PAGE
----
Pitfall #4: Not budgeting your money

Okay, so you might have found a property you can afford. Wahey! And you may well have found a lender willing to give you a mortgage – beware our mortgage myths – but your spending doesn’t end there. You also have home insurance costs, taxes, upfront repair bills, conveyor fees, and ongoing maintenance fees if you’re renting out the property. These are just a few of the expenses you will be expected to cover; there are sure to be more that we have forgotten to mention! So, before you make a downpayment on any property, ensure it makes sense to do so. If you stand to lose a lot of money from the purchase, think again. Yes, you might make a profit down the line, but you have your immediate financial standing to consider. You don’t want to bankrupt yourself, so run the numbers, tallying up every expense you are going to have to cover to make sure the property is financially viable for you. It’s always a good idea to have cash reserves in place too, just in case you are slow in making a profit.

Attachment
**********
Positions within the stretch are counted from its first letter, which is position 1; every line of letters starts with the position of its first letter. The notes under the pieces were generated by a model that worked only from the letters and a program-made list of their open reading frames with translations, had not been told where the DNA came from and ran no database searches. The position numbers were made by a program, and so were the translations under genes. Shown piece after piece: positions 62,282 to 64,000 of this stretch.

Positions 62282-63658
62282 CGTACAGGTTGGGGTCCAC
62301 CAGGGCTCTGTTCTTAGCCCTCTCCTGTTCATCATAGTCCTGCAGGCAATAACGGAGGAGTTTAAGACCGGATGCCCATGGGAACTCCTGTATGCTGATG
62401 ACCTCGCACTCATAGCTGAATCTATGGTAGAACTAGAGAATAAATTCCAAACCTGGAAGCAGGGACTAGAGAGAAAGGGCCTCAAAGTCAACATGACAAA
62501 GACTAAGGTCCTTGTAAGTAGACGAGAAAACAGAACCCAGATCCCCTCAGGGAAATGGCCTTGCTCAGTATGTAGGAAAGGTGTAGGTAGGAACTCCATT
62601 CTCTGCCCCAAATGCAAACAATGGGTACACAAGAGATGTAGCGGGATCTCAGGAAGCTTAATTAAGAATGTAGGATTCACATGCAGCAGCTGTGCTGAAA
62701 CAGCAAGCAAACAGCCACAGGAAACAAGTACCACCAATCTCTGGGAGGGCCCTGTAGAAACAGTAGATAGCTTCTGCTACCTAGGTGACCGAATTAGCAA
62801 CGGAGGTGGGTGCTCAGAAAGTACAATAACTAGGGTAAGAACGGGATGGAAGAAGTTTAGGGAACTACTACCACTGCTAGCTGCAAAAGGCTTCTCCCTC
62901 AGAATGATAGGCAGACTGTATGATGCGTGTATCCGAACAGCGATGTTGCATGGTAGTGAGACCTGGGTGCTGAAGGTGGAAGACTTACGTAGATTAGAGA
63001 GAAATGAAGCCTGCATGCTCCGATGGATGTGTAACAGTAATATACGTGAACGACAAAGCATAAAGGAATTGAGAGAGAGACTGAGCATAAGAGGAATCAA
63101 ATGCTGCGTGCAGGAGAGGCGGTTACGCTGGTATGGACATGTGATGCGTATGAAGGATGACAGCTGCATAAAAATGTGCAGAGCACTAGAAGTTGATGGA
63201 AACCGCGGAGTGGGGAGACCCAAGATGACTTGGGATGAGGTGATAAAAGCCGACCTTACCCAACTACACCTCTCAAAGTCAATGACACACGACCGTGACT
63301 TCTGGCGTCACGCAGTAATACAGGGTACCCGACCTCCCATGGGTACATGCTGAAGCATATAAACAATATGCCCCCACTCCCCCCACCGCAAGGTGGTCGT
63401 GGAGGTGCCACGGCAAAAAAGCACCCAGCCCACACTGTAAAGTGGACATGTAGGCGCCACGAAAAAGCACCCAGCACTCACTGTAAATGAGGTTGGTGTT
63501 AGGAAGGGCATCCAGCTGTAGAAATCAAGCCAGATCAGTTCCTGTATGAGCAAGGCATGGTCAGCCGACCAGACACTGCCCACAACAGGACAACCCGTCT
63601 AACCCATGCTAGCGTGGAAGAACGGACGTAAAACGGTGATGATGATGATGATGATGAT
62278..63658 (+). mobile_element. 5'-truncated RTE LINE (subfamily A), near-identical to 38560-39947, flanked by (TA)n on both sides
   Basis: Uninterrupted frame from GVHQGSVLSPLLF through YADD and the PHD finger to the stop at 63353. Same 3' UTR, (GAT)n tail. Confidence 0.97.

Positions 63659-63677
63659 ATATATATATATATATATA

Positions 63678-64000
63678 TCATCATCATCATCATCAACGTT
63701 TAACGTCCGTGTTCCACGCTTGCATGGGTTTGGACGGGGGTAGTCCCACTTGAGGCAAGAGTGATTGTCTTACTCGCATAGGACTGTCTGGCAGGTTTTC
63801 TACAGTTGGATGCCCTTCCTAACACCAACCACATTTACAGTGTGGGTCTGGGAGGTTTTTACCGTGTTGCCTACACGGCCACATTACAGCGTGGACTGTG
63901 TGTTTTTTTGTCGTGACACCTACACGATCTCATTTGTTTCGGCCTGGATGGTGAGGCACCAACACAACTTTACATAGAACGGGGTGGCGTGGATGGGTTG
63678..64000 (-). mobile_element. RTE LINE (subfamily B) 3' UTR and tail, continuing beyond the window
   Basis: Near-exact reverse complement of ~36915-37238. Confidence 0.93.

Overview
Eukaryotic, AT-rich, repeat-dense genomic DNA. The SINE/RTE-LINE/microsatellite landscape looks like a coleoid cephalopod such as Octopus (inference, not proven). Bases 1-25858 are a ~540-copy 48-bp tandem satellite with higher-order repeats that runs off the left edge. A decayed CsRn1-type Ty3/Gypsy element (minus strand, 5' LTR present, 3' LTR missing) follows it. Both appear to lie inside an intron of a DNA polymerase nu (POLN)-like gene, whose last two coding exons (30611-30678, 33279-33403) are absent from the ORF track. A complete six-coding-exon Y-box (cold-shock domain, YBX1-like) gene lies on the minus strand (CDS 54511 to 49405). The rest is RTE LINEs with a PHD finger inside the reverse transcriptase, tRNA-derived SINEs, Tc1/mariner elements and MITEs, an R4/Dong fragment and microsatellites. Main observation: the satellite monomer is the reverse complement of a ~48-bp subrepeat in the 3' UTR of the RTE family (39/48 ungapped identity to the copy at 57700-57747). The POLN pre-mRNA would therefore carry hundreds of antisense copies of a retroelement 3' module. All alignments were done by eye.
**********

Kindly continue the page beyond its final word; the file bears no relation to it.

Pitfall #5: Facing nightmare tenants